Some time ago I wrote a post about how wives can deal with an emotionally distant husband. That post was mostly on how to understand why your husband is so closed off and how to use that knowledge to extend grace. In this post I will share some tips on how you can actually help him open up to you.
I’m a huge believer in the concept of love and respect. I also believe they go both ways, husbands and wives both need love and respect. However, there is one important area where I may not agree with the majority on this subject.
Many people talk about the importance of making your spouse feel loved or respected. I think that they believe it is the duty of a husband to make sure his wife feels loved, and likewise it is the duty of a wife to make her husband feel respected. The problem with this is that it takes headship away from the husband and holds the marriage captive to emotions.
Even if you believe in mutual submission (which I don’t), headship is not in the hands of the couple or Christ in this scenario. This is because emotions are very difficult to control.
I had actually prayed the prayer before this, at a very young age. I think I was to young to really understand what I was praying, and I’m not sure if it counted. Maybe, but I’m doubtful.
But I do remember when that changed. [...]
This hack is known as the Pareto principle, sometimes called the 80/20 rule. In its most basic form, the Pareto principle states that 80 percent of a cause results in 20 percent of an effect (or vice versa). There are many variations to this rule, such as:
- 80% of books are sold by 20% of authors
- 80% the wealth is controlled by 20% of the population
- 80% of marketing results in 20% of sales
- 80% of your efforts produce 20% of your results
It’s this last one that we want to look at. In business, this means that 80% of what the employees spend their time on isn’t doing much to help the company. Conversely, only 20% of time is spent on tasks that actually get results. Productivity coaches teach executives, managers, and employees to weed out those ineffective tasks and instead focus their time and effort on the other 20% that get 80% of the results.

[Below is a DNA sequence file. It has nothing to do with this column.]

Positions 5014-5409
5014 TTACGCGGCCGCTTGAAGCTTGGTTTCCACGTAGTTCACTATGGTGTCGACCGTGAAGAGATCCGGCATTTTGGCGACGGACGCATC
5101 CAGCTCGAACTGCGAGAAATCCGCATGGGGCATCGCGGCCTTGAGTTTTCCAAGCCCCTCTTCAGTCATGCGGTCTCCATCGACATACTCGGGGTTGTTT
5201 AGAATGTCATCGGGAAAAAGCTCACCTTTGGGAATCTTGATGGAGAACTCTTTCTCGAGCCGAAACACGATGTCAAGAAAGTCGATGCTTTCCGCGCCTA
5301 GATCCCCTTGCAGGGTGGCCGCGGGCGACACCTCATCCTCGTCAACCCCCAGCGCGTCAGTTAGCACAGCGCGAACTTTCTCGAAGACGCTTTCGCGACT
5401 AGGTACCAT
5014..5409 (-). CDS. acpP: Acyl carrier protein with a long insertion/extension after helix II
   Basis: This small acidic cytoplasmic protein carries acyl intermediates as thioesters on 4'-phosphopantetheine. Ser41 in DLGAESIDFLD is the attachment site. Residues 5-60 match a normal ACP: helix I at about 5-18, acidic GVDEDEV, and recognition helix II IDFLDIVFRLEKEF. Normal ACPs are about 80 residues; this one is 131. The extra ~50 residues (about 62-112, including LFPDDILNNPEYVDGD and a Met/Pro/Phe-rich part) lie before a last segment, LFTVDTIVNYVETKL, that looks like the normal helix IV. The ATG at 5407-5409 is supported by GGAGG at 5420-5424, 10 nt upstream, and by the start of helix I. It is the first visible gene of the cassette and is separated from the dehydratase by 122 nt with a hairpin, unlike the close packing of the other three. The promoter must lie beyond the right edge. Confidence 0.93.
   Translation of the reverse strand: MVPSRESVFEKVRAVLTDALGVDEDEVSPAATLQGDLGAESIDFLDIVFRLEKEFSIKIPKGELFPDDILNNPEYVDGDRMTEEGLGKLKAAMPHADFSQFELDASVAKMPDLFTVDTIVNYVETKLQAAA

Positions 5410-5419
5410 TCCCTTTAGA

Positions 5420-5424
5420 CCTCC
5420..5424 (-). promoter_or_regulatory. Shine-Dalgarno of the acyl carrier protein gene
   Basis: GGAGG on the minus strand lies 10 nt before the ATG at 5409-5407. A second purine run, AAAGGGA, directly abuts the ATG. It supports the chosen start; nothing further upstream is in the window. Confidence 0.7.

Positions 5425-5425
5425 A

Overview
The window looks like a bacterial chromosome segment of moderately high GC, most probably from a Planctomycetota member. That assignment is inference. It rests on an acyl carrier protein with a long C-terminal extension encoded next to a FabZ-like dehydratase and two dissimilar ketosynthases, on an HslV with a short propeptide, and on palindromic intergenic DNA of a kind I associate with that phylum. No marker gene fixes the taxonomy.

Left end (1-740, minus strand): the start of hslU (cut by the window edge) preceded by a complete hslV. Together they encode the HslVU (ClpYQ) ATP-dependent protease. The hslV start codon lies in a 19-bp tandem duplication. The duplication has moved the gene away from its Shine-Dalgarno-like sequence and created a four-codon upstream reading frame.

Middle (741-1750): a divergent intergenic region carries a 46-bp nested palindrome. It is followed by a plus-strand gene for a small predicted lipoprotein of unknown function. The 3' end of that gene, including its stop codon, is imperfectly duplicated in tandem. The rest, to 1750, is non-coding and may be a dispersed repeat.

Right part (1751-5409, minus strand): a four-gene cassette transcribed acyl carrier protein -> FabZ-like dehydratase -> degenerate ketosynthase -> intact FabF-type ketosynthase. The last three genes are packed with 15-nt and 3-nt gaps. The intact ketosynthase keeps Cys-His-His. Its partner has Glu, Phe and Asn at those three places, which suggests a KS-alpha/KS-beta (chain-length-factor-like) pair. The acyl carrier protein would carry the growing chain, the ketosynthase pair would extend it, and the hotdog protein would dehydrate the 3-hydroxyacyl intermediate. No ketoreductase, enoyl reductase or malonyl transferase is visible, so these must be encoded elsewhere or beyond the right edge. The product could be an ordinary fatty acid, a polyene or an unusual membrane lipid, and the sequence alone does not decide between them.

So how can you apply this simple principle to your marriage?
I’m a big believer in the power of your words to improve your marriage.
It is all too easy to forget this power. You can easily get so caught up in the day to day routine that the opportunities to encourage and appreciate your wife can slip away before you know it.
Yet taking a few seconds each day to let your wife know you value her is one of the simplest, most powerful things you can do to strengthen your relationship. It has the amazing ability to warm her heart, make her feel loved and give her a sense of security and confidence in your relationship. [...]
I used to scoff when someone would say that you can’t have a healthy marriage without fighting. I thought that fighting was a bad thing, and so obviously a couple that fights often must not have a healthy relationship.
But the reality is that we are all fallen people living in a sinful world. Anytime you get two people living in close quarters together there is going plenty of fuel for arguments. This is especially true when you have kids, because with each kid you are adding another fallen person into the mix, and one who is still developing their sense of right and wrong.
And there is nothing inherently wrong with conflict itself. In fact, learning to deal with conflict in a healthy way is an important part of building a successful marriage.